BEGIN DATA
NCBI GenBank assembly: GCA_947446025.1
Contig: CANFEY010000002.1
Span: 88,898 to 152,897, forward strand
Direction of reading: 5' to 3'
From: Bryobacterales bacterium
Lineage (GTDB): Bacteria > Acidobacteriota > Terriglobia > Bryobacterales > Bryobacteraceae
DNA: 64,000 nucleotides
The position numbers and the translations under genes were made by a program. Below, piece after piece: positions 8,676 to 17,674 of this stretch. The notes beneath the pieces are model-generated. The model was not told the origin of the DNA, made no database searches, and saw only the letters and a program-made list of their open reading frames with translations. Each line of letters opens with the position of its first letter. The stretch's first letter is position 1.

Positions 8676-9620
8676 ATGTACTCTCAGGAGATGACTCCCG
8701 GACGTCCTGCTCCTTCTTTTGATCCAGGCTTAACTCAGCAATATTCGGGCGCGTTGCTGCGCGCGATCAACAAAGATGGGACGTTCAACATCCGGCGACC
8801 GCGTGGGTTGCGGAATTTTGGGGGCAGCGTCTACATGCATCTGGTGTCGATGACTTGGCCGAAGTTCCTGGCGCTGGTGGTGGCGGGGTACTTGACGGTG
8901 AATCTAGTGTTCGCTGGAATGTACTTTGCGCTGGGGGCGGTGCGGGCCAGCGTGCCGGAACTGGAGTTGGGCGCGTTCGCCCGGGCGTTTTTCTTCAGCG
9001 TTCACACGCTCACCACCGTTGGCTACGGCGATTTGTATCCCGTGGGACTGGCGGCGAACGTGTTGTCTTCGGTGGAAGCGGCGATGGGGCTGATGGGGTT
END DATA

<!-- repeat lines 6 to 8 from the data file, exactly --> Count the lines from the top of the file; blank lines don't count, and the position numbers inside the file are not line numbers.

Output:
Lineage (GTDB): Bacteria > Acidobacteriota > Terriglobia > Bryobacterales > Bryobacteraceae
DNA: 64,000 nucleotides
The position numbers and the translations under genes were made by a program. Below, piece after piece: positions 8,676 to 17,674 of this stretch. The notes beneath the pieces are model-generated. The model was not told the origin of the DNA, made no database searches, and saw only the letters and a program-made list of their open reading frames with translations. Each line of letters opens with the position of its first letter. The stretch's first letter is position 1.